For instance, if you run a go-karting business, and the straps on your helmets are loose, and the helmets could fly off the driver’s head, yet the drivers use these helmets anyway, this would be considered ‘reckless conduct’ as you are failing to take reasonable care regarding this obvious risk. However, simply operating a go-karting business in itself will not necessarily be reckless conduct. 

Release and Indemnity

In the release and indemnity section of the waiver, the participant waives their right to sue you or hold you responsible if they suffer any ‘liability’ (such as loss, damage or injury) resulting from participation in the activities. In other words, you are seeking a promise from the participant that they will not:

  • make a claim against you; or
  • hold you responsible, should they get injured by participating in the activities.

Of course, the participant will not waive their right to sue you if the injury was due to your reckless conduct.

A Proper Mechanism for Acceptance

You can only rely upon a waiver if the participant has properly read, understood and accepted it. Alternatively, you may check if their parent or guardian has where the participant is a minor or does not have legal capacity to enter into a contract. 

If a participant suffered an injury after participating in the recreational activity you provide, and they had not properly accepted your waiver, you may not be able to rely on it to exclude or limit your liability. 

A recent 2021 case, Hayley Marks v Skydive Holdings, looked at whether a skydiving company could rely on their waiver. To book a skydive, the participant had to complete an online form, which included a hyperlink to a waiver. The participant had an accident during the skydive and attempted to sue the company. 

The waiver had clearly set out the risks involved in skydiving. Still, a decision was made in this case that the participant had not read and understood those risks because the waiver was within the online terms and conditions. Therefore, the skydiving company could not rely on their waiver to exclude their liability.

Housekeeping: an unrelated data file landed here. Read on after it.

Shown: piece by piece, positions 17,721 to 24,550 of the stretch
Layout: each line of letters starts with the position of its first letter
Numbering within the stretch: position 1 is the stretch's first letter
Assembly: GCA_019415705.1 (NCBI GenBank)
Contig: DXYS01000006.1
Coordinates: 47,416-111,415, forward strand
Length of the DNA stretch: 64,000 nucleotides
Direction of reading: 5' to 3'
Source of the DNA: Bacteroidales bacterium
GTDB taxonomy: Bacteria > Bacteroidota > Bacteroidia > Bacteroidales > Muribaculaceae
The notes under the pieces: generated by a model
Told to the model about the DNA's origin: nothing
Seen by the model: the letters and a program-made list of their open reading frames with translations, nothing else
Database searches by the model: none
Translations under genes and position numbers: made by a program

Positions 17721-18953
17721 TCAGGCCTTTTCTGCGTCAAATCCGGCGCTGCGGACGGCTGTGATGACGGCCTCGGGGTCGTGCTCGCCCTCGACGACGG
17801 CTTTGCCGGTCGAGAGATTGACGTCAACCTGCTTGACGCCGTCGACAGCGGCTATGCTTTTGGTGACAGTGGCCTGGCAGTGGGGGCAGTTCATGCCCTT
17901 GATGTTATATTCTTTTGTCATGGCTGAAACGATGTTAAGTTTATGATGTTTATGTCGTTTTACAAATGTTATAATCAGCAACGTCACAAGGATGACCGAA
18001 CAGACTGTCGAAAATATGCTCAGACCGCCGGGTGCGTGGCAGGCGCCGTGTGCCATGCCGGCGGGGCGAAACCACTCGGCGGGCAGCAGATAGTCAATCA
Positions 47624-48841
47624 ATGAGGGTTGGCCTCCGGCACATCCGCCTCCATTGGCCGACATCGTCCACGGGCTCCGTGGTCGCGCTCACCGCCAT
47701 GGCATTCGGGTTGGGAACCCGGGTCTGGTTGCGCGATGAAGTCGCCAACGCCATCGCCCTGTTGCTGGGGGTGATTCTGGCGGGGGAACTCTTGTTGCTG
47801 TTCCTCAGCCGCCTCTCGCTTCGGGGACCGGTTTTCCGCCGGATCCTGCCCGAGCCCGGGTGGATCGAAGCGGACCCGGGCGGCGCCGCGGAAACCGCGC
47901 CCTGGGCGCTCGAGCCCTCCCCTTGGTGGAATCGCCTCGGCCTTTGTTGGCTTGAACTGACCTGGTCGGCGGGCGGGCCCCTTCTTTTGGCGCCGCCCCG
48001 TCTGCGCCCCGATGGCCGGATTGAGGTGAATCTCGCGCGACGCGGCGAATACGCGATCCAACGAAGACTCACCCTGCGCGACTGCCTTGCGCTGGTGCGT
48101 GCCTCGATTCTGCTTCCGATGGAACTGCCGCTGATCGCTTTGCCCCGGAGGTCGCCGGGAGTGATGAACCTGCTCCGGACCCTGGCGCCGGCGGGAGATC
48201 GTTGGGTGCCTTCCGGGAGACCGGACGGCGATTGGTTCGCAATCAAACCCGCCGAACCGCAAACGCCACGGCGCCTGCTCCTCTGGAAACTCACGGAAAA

Practically, you can ensure that your waiver is properly accepted by:

  • ensuring that your participants have a chance to read and ask you questions about your waiver prior to participating in the activities; 
  • ensuring your participants sign the waiver; and
  • keeping a copy of the signed waiver.

If your waiver is hidden in a set of online terms and conditions, where the participant simply has to ‘click’ to accept the terms, it may be difficult to show that they were adequately informed of the risks. 

Key Takeaways

Running a business can be considered a risk in its own right. When you provide recreational services, it is going to be absolutely critical to provide those services safely to minimise the chance of getting sued should an accident happen. Having a well-drafted waiver in place that is properly accepted by each participant is going to protect your business. If you need advice as to whether you provide recreational activities, or if you need assistance drafting a waiver, contact LegalVision’s contract lawyers on 1300 544 755 or fill out the form on this page.

Frequently Asked Questions

What is a recreational waiver?

A recreational waiver outlines the potential risks associated with participating in a recreational activity. It will seek to exclude your responsibility if any of those risks eventuate, and requires the participant to agree not to sue you.

Can you exclude your responsibilities under the Australian Consumer Law (ACL)?

Under the ACL, you can exclude, restrict or modify the consumer guarantees when supplying recreational activities as long as it limits your liability for death, physical or mental injury, contracting a disease or
aggravating an existing condition that is harmful. However, you cannot exclude liability if the participant suffers an injury caused by your reckless conduct.